• Looking to attract kinglets, thrushes, warblers, and wrens, as well as purple finches, goldfinches, woodpeckers, blue jays, cardinals, and tanagers? Go with Peanut Crunch Suet Cake, hung in a cage feeder over a platform feeder with oats.

Most clinging and perching birds love the combination of oats and suet.

There are dozens of commercial suet-and-seed combinations you can use to supplement your platform feeder for oats.

Or you can make your own suet-oat balls.

Suet-Oat Balls for Birds

Winter is the perfect time for making oatmeal balls for birds. Oatmeal balls hold seeds together with fat, either lard or suet.

Wildlife Sciences Melt Resistant Suet Balls Variety 16 Pack, 4 Wrapped Packs of 4 Bird Suet Balls

Animal fat gives birds the steady energy they need to stay warm and to fly long distances to find scarce food.

To make oatmeal balls, you will need:

  • 2 cups (160 grams) of oats. You can substitute birdseed, nut pieces, dried fruit, dried berries, or peanuts for half of the oats.
  • 8 ounces (225 grams) of suet

Place the suet in a saucepan. Heat the suet in the saucepan over low heat until it becomes runny.

Stir in the oats (and seeds, nuts, and fruit, if desired) until thoroughly mixed. Let the mixture cool to room temperature, and then transfer it to the refrigerator for one hour.

Make small balls of suet, oats, and other ingredients. About 2 inches (5 cm) in diameter works best.

When you are ready to feed the birds, hang the balls of suet and oats from mesh bags suspended from a tree limb, or place them inside a cage feeder hung over a platform feeder.

Oatmeal Cookies for Birds

One of the most common nutritional deficiencies in songbirds is in the early spring.

Birds need vitamin A for healthy feathers. They get their vitamin A directly from the fat in insects, worms, and creepy crawlies they eat, or they can make it from beta-carotene in berries and fruit.

By early spring, last year’s fruit and berries are depleted, and insects may not be active, so birds benefit from supplemental beta-carotene to stay healthy.

This recipe gets beta-carotene from butternut squash.

But you don’t have to cook a butternut squash to make these cookies. You can use baby food butternut squash instead.

To make these highly nutritious oatmeal cookies for birds, you will need the following:

  • 1 cup (80 grams) of uncooked oats
  • 3 cups (330 grams) of coconut flour
  • 1 tablespoon (15 grams) baking powder, preferably aluminum-free
  • 1 cup (8 ounces, 259 grams, or two snack cups) of unsweetened applesauce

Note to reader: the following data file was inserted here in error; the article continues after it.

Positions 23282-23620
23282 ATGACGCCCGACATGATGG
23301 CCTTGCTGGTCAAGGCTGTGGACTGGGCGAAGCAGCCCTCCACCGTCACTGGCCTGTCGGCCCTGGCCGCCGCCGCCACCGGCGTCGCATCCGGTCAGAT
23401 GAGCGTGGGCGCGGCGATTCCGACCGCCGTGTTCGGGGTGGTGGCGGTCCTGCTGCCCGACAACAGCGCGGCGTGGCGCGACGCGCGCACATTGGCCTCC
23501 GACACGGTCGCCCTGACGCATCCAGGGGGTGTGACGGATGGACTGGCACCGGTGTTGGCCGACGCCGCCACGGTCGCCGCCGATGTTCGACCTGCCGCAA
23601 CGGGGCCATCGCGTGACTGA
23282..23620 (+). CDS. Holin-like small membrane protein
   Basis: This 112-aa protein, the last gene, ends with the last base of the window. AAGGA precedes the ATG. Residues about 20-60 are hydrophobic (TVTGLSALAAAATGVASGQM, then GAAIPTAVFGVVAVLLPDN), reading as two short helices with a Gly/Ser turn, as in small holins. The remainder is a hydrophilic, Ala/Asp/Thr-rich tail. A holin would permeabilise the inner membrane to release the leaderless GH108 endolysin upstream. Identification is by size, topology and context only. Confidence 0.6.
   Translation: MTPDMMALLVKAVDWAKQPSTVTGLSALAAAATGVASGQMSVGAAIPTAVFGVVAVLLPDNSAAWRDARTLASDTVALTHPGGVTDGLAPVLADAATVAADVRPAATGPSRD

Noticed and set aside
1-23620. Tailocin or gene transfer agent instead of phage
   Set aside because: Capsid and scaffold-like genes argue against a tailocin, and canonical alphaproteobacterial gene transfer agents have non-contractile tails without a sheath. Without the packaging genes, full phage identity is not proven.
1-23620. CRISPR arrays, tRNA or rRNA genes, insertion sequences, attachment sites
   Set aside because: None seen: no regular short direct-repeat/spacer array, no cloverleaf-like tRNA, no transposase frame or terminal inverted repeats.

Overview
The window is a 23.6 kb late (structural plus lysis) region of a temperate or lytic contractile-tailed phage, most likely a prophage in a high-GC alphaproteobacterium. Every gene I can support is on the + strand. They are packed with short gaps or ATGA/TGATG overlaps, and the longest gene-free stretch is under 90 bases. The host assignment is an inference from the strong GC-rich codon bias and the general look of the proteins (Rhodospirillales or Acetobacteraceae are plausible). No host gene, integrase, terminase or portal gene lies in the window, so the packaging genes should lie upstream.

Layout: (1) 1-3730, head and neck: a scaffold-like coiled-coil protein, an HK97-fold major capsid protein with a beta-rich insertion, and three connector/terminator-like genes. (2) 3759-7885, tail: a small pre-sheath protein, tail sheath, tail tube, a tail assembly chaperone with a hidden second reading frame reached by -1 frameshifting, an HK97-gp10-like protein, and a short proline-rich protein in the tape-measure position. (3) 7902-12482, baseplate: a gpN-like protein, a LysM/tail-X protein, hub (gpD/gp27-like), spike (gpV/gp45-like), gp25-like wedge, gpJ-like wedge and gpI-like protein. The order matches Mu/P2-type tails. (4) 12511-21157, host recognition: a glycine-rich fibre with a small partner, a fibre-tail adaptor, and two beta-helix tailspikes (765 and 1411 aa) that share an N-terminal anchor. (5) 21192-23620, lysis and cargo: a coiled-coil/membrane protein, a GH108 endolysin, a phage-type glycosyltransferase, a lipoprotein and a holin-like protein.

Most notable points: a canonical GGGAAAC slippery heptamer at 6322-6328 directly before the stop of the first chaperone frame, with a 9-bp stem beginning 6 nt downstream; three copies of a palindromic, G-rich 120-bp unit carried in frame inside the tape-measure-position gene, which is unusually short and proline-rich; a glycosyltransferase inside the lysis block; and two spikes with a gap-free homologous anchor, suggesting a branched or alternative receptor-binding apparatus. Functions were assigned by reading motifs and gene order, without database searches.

• 1 jar of baby food acorn squash
  • 1 jar of baby food ban\nasa
  • 1-1.3 cups (320 ml) water
  • Finely chopped walnuts, as desired

Mix the flour, oats, and baking powder together in a large mixing bowl.

If you plan to share the cookies with your birds, this is the step you could add powdered ginger or powdered cinnamon to taste. These spices are OK for birds.

In a separate large mixing bowl, mix the egg, baby food acorn squash, and baby food banana together. Stir in the dry ingredients, water, and nuts.

Shape into small balls, about 1 inch (25 mm) in diameter. Bake for 18 to 22 minutes in a 350° F (175° C) oven.

Take the cookies out of the oven and let them cool for one hour on a cookie rack. Place on a platform feeder for your backyard birds as desired.

Leftover cookies should be stored in the refrigerator.

Risks of Feeding Oatmeal to Birds

While oatmeal can provide some benefits to birds, there are also some risks associated with feeding it to them.

If the oats have been processed in any way, they should not be fed to wild birds as the processing can damage their digestive systems.

Additionally, it’s important to avoid feeding birds oatmeal that contains additives or sweeteners, as these can be harmful to the bird’s health.

Overall, while oatmeal can be a good option for feeding birds in moderation, it’s important to ensure that it is uncooked.

If you’re unsure about whether or not a particular food is safe for birds to eat, it’s always best to err on the side of caution and avoid feeding it to them.

What to Do About Pigeons

The downside to putting out oats for backyard birds is that it will attract pigeons, too.

Here are some ways to keep pigeons out of your yard while inviting songbirds in.

  • Use pigeon-proof feeders. These feeders are weight-activated. They close when a heavier bird, like a pigeon, lands on the perch next to the feeder. This means that you will have to use oats as part of the mix you put in your feeder until your pigeon proem is under control.
  • Put up pigeon spikes. These plastic or stainless steel spikes keep pigeons from roosting on your roof or on your fences. Songbirds won’t mind, because they are just passing through.
  • Add cinnamon or ginger to the oats you feed your songbirds. Pigeons don’t like these spices, but many other birds do. Thrashers, cardinals, mockingbirds, waxwings, and tanagers love spicy foods. You could add black pepper, too!

Frequently Asked Questions About Feeding Oats to Birds

Q. Can chickens eat oats and oatmeal?

A. Oats and oatmeal are fine for chickens. Just be sure to feed them to your chickens inside their coop or at least under some kind of overhead protection, so they do not become prey for chicken hawks and other raptors.

The same rules apply to feeding oats to ducks, geese, and turkeys.

Q. Is it OK to feed oat cereals (for example, Cheerios) to backyard birds?

A. Breakfast cereals are OK for feeding birds in small amounts, but they should be only a small part of any bird’s diet.

Q. Will putting out oats for songbirds put them in danger from predators?

A. When you are feeding birds from a platform feeder, it is always important to have it elevated from the ground. The supporting legs or beam that hold up the feeder should have squirrel and rat guards to keep them out of the tray.

Platform feeders also need to be sheltered from above, so a hawk or eagle cannot look down and see the songbird feeding from above.

Avoid feeding birds oats thrown out on the ground. This leaves them vulnerable to cats and dogs. Always put out oats in feeders that are above ground level.